The work GVI is contributing to across the globe remains important and the following measures allow our participants to continue to join GVI’s programs and continue impacting positively on their world and the communities we work with. The following changes to our existing protocols have been made by the GVI health and hygiene team to strengthen our health and hygiene protocols and ensure that international standard safeguards are in place to protect our participants, staff and host communities.
Reef Conservation UK 13th Annual Meeting, Zoological Society of London
Reef Conservation UK 13th Annual Meeting, Zoological Society of London
If you’d like to find out what the experience of joining a GVI project is really like, simply contact us and we’ll put you in touch with one of our many Alumni.
We’ll try to match you to an Alum based on your location, nationality, age, stage of academic career, gender, and program interests. This allows you to gain insights into the experience that is most relevant to you.
Depending on your location you might be able to speak to an Alum over the phone or online, or meet up with them face-to-face at a coffee shop nearby. We also run a series of small events around the world where you can speak to GVI Alumni, Ambassadors and staff members.
We want you to make the most of the chance to live in – and contribute towards – the most diverse and unique wildernesses and communities on earth. Introducing GVI Experiences – immersive adventure, cultural and wellness activities exclusive to GVI that have been specially designed in collaboration with our local partners to support and stimulate sustainable economic development.
Enhance your impact. Expand your adventure. Explore your world.
When it comes to support, we ensure that each participant is provided with unparalleled, 360 degree support, from your initial contact with the GVI Family, all the way through your program, and even after, as you become part of the GVI Alumni Team.
As part of this promise, we will ensure, whenever possible, that one of our dedicated staff will be available to meet you at the airport. In most locations, we also set up a Whatsapp group to help with managing airport arrivals. We will arrange with you prior to your departure that, should you arrive in the agreed upon pick up window, a member of our staff will be there to welcome you, easily identifiable in a GVI t-shirt or holding a GVI sign and wearing a friendly smile. This means there will be someone there to greet you as you land, and from there you will be transported to your GVI base to start your adventure and meet the rest of your team.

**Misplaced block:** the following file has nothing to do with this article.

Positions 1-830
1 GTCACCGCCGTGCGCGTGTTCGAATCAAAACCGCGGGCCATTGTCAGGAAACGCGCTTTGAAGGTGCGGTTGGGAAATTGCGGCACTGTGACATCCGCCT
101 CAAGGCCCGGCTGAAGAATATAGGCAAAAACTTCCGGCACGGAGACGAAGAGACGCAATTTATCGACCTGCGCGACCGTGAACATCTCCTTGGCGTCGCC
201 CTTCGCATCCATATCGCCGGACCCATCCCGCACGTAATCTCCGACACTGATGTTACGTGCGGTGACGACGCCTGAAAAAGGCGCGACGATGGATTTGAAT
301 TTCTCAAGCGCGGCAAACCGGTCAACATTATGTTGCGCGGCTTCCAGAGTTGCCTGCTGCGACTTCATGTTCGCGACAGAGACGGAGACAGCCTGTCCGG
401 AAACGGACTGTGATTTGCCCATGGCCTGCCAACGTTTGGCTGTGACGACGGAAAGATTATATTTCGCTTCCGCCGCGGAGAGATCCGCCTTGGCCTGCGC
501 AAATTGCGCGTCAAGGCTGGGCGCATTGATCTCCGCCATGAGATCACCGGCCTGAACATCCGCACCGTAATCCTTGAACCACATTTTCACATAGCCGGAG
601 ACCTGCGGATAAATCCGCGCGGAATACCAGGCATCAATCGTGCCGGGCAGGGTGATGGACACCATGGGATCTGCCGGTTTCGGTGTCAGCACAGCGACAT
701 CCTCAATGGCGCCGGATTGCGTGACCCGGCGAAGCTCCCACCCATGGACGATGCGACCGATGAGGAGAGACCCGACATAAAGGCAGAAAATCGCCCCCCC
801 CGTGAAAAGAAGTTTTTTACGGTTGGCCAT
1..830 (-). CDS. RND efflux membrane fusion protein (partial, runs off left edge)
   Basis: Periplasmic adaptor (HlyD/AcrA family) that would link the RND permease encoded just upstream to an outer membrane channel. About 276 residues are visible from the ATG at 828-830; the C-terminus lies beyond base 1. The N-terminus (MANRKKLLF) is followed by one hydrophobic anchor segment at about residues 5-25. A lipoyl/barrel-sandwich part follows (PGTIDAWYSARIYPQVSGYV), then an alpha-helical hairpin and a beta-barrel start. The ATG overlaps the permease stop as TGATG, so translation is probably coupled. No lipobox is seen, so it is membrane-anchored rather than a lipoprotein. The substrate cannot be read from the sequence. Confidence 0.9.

Enhanced cleaning and social-distancing measures in place.
All of our programs have short-, mid- and long-term objectives that align with the United Nations Sustainable Development Goals (UN SDGs). This enables us to report on our collaborative impact across the world in a streamlined manner, measuring which UN SDGs we are making a substantial contribution to. Furthermore, this will help our local partners and communities measure and visualise their contribution to the UN SDGs.
Prior to your arrival on base, you will be educated about the UN SDGs. Then once you arrive on base, you’ll learn about the specific goals we have in this particular location, our various objectives, and also clarification of how your personal, shorter-term involvement contributes to these.
Our aim is to educate you on local and global issues, so that you continue to be an active global citizen after your program, helping to fulfil our mission of building a global network of people united by their passion to make a difference.
Tourism is growing at an incredible rate in Southern Thailand, often with little consideration for the effects on the environment. We work with the community to increase awareness of the importance of preserving their natural resources. The environmental issues that Thailand faces are many and varied. These include poor quality water, air and soil, as well as biodiversity loss. In addition, poaching, kidnapping of wild animals, deforestation, and unsustainable tourism threaten Thailand’s land and marine habitats and wildlife. Fortunately, the Thai government is constantly updating and improving environmental legislation and practices. In line with this, we assist local and international non-governmental organisations and community groups by working towards contributory conservation outcomes.
Sea turtle conservation project